Dead Slow Ahead – Lost in Navigation
The freighter Fair Lady, adrift at night in the ceaseless ocean, placeless, nationless, out of space but also, perhaps, out of time. Though the power and the beauty of the high seas at times rages on, the ship mostly traverses desolate, pseudo-post-apocalyptic landscapes drained of color. It is manned by a Filipino crew of seamen lacking any sense of their individuality or their humanity, drones of late capitalism, trapped oceans apart from their loved ones, cogs in a machine that devours them. In this unfamiliar world dialogue is for the most part absent, words replaced by a constant murmur, the howls of wind and the blips and bleeps of metal machine music. That is, until an unexpected disaster strikes in the form of an intrusion from the natural world, which is only when we realize the actual purpose of their mission.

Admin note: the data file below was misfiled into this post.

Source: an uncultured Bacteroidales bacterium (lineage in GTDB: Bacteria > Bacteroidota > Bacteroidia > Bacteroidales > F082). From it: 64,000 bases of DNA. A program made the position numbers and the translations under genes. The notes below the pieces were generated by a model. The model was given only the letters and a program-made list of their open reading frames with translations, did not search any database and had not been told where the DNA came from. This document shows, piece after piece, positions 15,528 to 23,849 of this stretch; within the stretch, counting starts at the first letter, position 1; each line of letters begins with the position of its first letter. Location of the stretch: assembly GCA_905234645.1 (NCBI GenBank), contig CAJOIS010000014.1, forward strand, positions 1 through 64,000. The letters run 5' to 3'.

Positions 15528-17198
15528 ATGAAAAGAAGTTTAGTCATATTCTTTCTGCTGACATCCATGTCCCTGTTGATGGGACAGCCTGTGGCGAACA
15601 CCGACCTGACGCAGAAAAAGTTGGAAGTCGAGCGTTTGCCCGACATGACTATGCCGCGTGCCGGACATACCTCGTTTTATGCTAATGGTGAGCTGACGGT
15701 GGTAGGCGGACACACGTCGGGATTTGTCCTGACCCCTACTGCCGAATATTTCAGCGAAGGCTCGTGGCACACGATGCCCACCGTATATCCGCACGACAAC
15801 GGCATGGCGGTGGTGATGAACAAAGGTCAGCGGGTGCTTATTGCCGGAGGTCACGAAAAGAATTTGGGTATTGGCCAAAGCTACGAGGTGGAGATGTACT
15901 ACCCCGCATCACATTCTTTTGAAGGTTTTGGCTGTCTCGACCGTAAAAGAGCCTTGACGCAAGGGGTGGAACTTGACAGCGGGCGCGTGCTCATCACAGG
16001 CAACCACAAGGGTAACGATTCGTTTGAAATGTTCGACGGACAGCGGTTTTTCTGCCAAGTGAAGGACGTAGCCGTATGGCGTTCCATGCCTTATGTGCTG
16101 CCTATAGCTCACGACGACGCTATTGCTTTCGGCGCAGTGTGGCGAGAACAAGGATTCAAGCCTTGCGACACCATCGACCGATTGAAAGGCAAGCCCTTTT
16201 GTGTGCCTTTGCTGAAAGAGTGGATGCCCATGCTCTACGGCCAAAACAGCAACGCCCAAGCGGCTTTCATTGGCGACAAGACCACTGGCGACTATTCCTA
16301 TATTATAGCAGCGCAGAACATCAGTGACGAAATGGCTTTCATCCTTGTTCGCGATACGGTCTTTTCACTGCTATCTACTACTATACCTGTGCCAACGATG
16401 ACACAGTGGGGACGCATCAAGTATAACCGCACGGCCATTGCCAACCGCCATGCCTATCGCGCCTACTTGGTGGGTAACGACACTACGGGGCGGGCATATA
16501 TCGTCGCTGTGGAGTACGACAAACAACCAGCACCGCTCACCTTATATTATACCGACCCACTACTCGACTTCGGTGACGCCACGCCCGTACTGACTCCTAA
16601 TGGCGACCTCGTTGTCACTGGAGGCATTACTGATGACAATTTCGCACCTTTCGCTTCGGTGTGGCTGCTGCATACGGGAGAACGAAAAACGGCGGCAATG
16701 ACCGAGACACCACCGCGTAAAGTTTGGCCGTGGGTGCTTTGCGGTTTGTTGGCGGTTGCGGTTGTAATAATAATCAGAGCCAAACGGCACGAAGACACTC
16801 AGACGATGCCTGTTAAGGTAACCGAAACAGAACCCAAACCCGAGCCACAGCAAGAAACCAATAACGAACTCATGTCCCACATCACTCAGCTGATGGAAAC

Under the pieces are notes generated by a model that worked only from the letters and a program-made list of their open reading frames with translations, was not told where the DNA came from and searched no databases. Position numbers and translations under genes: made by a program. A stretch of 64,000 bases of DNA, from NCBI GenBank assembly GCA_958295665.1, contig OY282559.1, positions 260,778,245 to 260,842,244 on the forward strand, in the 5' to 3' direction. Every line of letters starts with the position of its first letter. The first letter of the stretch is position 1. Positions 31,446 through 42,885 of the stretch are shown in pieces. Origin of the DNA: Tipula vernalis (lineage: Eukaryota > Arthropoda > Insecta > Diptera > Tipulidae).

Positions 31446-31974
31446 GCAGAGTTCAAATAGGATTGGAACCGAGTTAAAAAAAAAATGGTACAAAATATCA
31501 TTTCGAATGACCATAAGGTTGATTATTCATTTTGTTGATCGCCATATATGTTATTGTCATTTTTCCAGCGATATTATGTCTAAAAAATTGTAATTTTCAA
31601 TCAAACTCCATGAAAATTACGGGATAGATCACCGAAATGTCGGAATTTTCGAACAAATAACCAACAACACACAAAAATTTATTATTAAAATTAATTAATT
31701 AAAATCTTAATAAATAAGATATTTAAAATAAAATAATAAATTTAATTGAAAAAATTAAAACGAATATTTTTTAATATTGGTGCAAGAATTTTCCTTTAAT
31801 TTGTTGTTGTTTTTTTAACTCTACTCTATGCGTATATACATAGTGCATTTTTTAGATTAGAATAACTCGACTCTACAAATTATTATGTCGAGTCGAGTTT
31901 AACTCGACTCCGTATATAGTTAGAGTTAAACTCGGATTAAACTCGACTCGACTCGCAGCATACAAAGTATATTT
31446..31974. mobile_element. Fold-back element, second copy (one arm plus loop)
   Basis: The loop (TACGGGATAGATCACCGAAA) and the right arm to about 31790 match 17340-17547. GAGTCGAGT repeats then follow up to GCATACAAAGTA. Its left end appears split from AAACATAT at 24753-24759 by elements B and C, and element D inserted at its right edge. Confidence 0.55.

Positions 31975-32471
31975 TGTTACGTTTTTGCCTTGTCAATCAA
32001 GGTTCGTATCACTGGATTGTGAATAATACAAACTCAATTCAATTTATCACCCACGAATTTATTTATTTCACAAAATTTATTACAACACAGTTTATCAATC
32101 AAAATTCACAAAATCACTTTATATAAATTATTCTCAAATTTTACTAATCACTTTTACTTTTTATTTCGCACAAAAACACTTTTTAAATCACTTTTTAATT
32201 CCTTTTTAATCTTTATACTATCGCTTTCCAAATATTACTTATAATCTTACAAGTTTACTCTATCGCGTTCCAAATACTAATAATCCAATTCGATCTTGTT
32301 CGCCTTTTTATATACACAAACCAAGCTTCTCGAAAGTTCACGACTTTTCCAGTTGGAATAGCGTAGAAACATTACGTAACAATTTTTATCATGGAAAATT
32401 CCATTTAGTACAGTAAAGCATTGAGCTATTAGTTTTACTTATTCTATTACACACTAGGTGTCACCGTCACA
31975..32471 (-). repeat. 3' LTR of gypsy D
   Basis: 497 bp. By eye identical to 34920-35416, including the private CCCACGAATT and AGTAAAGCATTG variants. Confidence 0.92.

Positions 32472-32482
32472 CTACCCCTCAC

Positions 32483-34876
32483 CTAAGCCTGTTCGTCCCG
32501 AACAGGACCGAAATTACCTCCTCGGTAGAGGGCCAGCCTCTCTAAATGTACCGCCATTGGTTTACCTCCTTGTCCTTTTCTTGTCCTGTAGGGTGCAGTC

The labyrinthine interior carcass of the (space)ship is lit like a film set, tinted red and green; the camera very slowly tracks the corridors and the snaking pipes, creating an atmosphere more familiar to an antiquated science-fiction or horror film, hypnotic and hallucinatory. Is the Fair Lady a seafaring version of The Black and White Lodge from Twin Peaks? Are these outtakes from a remake of Alien? Because we might as well be in outer space. Spanish cinematographer Mauro Herce has named his debut feature Dead Slow Ahead, probably the most earnest and apropos title in this year’s festival. This transfixing film about a sea journey is also an allegory for capitalism itself, an ideology that finds itself lost at sea, but keeps on keeping on, slow, slow speed ahead…